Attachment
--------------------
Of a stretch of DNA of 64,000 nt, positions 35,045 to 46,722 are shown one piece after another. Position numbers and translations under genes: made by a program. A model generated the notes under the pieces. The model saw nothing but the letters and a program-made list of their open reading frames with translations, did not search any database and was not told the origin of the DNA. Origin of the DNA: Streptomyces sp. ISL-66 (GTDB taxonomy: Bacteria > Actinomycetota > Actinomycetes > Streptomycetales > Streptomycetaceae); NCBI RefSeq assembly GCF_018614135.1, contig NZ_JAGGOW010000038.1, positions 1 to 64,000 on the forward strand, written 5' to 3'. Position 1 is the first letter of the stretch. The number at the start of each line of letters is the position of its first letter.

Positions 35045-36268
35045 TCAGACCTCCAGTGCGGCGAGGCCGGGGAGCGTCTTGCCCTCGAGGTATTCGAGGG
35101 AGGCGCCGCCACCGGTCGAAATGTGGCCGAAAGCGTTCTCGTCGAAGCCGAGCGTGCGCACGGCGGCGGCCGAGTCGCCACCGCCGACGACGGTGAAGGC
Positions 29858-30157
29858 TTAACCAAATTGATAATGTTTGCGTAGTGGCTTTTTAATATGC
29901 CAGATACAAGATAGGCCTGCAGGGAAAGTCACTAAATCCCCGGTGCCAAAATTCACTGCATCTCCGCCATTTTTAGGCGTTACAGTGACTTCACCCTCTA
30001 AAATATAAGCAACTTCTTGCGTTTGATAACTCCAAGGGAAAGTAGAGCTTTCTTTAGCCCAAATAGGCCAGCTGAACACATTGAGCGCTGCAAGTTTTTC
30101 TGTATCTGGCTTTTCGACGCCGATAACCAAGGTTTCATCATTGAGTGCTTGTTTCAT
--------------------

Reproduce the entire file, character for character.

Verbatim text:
Of a stretch of DNA of 64,000 nt, positions 35,045 to 46,722 are shown one piece after another. Position numbers and translations under genes: made by a program. A model generated the notes under the pieces. The model saw nothing but the letters and a program-made list of their open reading frames with translations, did not search any database and was not told the origin of the DNA. Origin of the DNA: Streptomyces sp. ISL-66 (GTDB taxonomy: Bacteria > Actinomycetota > Actinomycetes > Streptomycetales > Streptomycetaceae); NCBI RefSeq assembly GCF_018614135.1, contig NZ_JAGGOW010000038.1, positions 1 to 64,000 on the forward strand, written 5' to 3'. Position 1 is the first letter of the stretch. The number at the start of each line of letters is the position of its first letter.

Positions 35045-36268
35045 TCAGACCTCCAGTGCGGCGAGGCCGGGGAGCGTCTTGCCCTCGAGGTATTCGAGGG
35101 AGGCGCCGCCACCGGTCGAAATGTGGCCGAAAGCGTTCTCGTCGAAGCCGAGCGTGCGCACGGCGGCGGCCGAGTCGCCACCGCCGACGACGGTGAAGGC
Positions 29858-30157
29858 TTAACCAAATTGATAATGTTTGCGTAGTGGCTTTTTAATATGC
29901 CAGATACAAGATAGGCCTGCAGGGAAAGTCACTAAATCCCCGGTGCCAAAATTCACTGCATCTCCGCCATTTTTAGGCGTTACAGTGACTTCACCCTCTA
30001 AAATATAAGCAACTTCTTGCGTTTGATAACTCCAAGGGAAAGTAGAGCTTTCTTTAGCCCAAATAGGCCAGCTGAACACATTGAGCGCTGCAAGTTTTTC
30101 TGTATCTGGCTTTTCGACGCCGATAACCAAGGTTTCATCATTGAGTGCTTGTTTCAT